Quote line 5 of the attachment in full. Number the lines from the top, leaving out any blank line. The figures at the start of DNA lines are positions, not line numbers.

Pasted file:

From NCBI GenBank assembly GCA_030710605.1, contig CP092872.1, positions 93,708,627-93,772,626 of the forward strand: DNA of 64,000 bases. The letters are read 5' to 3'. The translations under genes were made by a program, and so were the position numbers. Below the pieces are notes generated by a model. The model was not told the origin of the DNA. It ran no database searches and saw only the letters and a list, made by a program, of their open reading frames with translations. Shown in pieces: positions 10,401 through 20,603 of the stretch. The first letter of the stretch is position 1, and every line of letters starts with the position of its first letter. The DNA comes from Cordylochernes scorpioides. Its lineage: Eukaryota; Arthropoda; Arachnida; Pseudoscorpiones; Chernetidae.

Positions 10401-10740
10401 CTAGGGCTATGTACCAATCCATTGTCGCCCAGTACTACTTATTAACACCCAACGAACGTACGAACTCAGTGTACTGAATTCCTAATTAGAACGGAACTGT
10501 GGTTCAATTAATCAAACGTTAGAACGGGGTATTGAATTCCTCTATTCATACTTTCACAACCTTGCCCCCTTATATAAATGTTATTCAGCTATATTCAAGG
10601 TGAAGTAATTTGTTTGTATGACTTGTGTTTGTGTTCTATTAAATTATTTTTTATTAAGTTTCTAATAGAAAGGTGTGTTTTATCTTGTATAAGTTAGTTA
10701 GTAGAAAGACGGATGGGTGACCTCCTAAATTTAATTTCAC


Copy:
10601 TGAAGTAATTTGTTTGTATGACTTGTGTTTGTGTTCTATTAAATTATTTTTTATTAAGTTTCTAATAGAAAGGTGTGTTTTATCTTGTATAAGTTAGTTA